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What Gets You Killed

A decade of FBI statistics reveals the types of incidents, assignments, and circumstances most likely to result in the felonious killing of an officer.

August 09, 2011  |  by - Also by this author

Each year the FBI compiles a special report on law enforcement officers killed and assaulted (LEOKA). Although it's a grim topic, much can be learned about the behavior of cop killers and the cops who are feloniously killed by analyzing the source data.

The following is a quick look at some of the issues raised by the last decade of LEOKA reports. But fundamentally, it's a picture of what gets cops killed.

In Groups and Alone

It goes against conventional wisdom, but from 2000 to 2009, nearly twice as many police officers were killed in the company of partners and with backup than were killed alone.

FBI stats for the last decade show that 180 officers were killed acting alone while 356 were killed working with other officers. Off-duty attacks claimed 50 of these officers.

One of three types of incidents is most likely to end with an officer down: disturbances, arrests, and traffic stops.

Disturbances, including such things as bar fights, reports of a person with a firearm, and domestics, resulted in 77 murdered officers from 2000 to 2009. Arrests, including attempted arrests and pursuits, resulted in 121 officers feloniously killed.

As most officers would expect, traffic stops are also extremely dangerous. A total of 101 officers were murdered during traffic stops from 2000 to 2009. Thirty-six of these officers were killed during felony traffic stops.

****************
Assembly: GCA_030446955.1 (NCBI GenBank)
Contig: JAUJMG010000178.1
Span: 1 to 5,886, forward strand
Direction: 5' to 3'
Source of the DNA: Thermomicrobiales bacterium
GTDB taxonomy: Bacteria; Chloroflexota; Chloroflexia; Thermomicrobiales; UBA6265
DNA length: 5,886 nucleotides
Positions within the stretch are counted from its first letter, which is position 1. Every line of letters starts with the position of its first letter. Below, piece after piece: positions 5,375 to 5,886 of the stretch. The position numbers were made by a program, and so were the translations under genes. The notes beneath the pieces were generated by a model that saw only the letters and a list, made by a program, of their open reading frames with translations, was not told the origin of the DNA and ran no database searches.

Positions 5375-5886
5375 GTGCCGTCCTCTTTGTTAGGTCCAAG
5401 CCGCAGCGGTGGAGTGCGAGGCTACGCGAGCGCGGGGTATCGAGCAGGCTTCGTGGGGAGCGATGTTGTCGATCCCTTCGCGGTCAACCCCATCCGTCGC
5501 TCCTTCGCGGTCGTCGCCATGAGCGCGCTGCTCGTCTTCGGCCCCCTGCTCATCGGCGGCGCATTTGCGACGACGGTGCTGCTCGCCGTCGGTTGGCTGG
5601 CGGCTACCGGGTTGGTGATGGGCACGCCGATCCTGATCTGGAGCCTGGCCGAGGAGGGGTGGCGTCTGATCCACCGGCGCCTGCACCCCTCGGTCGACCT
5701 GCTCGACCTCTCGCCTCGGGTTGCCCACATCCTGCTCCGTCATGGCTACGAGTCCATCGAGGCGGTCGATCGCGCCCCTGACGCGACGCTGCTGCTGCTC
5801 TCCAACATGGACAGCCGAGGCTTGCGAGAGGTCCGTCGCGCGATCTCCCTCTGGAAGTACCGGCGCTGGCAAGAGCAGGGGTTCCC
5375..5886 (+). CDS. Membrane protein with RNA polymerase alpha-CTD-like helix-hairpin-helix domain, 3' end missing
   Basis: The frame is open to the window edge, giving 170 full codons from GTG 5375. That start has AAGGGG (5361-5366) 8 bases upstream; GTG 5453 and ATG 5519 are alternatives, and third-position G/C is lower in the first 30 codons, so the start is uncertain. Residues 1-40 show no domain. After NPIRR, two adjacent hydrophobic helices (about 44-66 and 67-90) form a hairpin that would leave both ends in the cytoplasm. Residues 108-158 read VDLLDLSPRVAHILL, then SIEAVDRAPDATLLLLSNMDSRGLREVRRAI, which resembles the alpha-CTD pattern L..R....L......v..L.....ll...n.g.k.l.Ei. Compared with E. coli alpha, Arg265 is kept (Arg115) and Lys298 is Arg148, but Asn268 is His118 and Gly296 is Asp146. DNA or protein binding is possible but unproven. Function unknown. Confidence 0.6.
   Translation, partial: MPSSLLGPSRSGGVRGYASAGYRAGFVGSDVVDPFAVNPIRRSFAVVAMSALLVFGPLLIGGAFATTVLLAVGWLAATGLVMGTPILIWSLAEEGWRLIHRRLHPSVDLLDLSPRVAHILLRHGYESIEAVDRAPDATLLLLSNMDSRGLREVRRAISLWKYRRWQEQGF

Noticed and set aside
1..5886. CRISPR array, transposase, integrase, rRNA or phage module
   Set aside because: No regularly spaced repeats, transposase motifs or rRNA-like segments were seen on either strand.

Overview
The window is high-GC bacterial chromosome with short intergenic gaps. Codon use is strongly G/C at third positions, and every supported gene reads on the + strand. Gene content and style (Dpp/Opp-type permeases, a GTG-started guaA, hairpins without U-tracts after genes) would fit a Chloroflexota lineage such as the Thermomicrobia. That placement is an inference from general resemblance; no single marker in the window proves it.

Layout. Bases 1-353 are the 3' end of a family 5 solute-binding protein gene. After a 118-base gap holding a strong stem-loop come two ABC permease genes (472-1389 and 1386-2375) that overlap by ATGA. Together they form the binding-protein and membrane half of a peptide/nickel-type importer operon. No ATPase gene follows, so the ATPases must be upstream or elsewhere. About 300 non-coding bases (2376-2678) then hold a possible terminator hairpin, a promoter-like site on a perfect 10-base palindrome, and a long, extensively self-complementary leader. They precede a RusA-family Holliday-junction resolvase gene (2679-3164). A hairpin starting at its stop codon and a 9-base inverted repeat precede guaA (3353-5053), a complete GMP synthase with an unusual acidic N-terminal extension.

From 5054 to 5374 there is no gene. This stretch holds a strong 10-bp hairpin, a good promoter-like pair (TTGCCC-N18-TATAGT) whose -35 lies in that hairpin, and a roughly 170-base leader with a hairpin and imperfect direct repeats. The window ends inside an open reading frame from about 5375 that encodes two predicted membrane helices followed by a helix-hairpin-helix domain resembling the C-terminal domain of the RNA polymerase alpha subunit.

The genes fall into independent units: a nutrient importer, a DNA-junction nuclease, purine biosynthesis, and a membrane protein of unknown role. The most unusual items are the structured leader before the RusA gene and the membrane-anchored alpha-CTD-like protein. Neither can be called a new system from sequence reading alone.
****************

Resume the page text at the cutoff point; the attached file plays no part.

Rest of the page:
Alarmingly, ambushes were another major cause of death for officers during the decade in question. Premeditated entrapment attacks killed 42 officers, while sudden unprovoked assaults killed another 73.

Time of Day Matters

According to the FBI statistics, the safest time to be on patrol is from 6:01 a.m. to 8 a.m. From 2000 to 2009, just three percent of all officer murders occurred during this two-hour period. Felonious killings of officers are also less likely from 2:01 to 6 in the morning. About 11 percent of police murders occur during this four-hour period. With just 21 percent of officer murders occuring from 2:01 a.m. to 10 a.m., it appears that bad guys go to bed and stay in bed during that eight-hour cycle.

The deadliest time to be out on the job, according to the decade of FBI stats, is from 8:01 p.m. to 10 p.m. Some 14 percent of all police murders occur in this two-hour period.

And as most cops would probably predict, the hours of 8:01 p.m. to 2 a.m-when the bars are open and just after they close in most jurisdictions-are also particularly dangerous for law enforcement. In the last decade, 195 officers were killed during that six-hour span, some 36 percent of the total body count.

This does not mean that daylight hours are necessarily safe. In the last decade, 38 percent of all officers feloniously killed were attacked between the hours of 8:01 a.m. and 6 p.m.

Guns and Other Weapons

America is a gun culture. There are other places on this planet where police have to worry more about knives or clubs or bombs, but here in the United States the vast majority of law enforcement officers murdered fall prey to assailants armed with firearms.

In the last decade, 490 American officers were feloniously killed with guns. That's a whopping 91 percent of all officers murdered in the line of duty.

Handguns remain the tool of choice for cop killers. A total of 357 officers were killed with pistols during the last decade. That's 67 percent of the total number of officers killed and 73 percent of all gun murders of officers.

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